Posted: March 4, 2012 in Book and Article Reviews, World Religions
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This film is about a young girl, Chuyia, during the late 1930’s.  Chuyia, at the age of eight, became a widow.  According to the Hindu scriptures, a female widow must remain unmarried for the rest of her life.  As such, they are considered “untouchables” that are impure and outcasts.  Chuyia is sent to live in a place for widows.  Chuyia does not understand why she is forced to do this rather than being able to return to her parents.  Essentially, she is told that when her husband, half of her died with him and thus cannot go on living a normal life.  To break that vow of chastity is to invite punishment and fail in one’s duty.

In order to survive and maintain rent, one of the girls is prostituted out.  The “gentry” of India, including a Brahmin in this story, use these women to satisfy them sexually.  It is deemed as “good favor and blessing” for the women.  Unfortunately, those that are prostituted are further ostracized, even within the community of widows.  In fact, the other women won’t even eat with her.  Chuyia, however, breaks this boundary and becomes friends with her.

During this time, Ghandi is becoming well known.  His ideas of liberation and freedom are extended to even the “untouchables” of society.  These ideas threaten the very core of society’s structure and its power sources, which lead to severe oppression of the weak.  In this story, Chuyia eventually becomes a victim of prostitution.  One of the older ladies at the “convent” finds her afterwards and takes Chuyia to the train station to help her escape from further subjection to such cruel treatment.  Despite what the Hindu religion dictated, this woman finally comes to the conclusion that one must follow their conscience over religion that leads to such oppressive misery.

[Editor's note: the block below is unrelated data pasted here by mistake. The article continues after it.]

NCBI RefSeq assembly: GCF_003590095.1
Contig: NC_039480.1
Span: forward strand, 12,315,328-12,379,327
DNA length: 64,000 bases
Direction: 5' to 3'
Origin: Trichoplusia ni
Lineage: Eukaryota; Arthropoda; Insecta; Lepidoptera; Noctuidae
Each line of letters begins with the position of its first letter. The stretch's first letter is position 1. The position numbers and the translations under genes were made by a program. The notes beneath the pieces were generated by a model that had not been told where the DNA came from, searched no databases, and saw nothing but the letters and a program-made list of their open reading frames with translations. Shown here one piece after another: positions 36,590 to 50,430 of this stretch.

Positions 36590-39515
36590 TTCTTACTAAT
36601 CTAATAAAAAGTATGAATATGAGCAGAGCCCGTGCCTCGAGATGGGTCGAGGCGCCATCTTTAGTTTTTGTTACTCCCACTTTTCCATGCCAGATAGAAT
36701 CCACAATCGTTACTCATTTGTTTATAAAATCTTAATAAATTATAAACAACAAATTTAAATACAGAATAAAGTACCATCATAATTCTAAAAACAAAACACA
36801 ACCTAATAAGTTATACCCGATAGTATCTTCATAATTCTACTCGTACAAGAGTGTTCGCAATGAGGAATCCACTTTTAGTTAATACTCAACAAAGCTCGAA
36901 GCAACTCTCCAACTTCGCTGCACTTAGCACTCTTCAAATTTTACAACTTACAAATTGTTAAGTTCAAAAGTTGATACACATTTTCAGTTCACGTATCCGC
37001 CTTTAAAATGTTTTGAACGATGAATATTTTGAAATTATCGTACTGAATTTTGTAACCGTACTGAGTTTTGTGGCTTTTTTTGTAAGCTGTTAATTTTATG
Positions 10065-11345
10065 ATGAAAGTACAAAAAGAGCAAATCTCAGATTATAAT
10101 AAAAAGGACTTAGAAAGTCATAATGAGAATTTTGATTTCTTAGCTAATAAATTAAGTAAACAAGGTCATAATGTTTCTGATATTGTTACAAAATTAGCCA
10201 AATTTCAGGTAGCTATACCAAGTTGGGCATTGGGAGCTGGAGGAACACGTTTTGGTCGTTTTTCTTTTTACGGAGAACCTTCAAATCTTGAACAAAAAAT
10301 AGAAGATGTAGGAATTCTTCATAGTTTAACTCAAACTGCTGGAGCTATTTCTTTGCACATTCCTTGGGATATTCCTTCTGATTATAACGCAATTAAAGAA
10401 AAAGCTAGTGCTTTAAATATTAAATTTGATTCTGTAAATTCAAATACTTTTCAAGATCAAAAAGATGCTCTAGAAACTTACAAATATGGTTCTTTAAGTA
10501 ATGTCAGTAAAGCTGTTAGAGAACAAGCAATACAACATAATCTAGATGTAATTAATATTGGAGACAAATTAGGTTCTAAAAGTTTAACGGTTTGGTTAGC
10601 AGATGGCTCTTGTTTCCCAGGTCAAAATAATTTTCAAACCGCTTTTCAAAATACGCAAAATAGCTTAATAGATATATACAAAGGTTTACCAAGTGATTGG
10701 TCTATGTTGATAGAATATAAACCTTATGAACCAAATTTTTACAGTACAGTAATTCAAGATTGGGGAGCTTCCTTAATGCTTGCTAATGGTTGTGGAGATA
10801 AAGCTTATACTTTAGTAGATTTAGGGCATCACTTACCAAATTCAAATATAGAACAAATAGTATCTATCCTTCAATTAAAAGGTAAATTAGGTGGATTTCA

The end of the film states that as of 2001 there are an estimated 34 million widows in India.  The same types of oppressive systems are still largely observed today and thus many of these women find themselves in less than ideal situations with little ability to provide for themselves.  They become the victim of power and politics in the guise of religion.  This film depicted in a very real manner the problem that plagues many religions.  Sometimes they are used to empower the influential and affluent with little to no regard for the “untouchables” of society.  In essence, I think this is the very thing that Ghandi opposed, not only in Hinduism but in Christianity.


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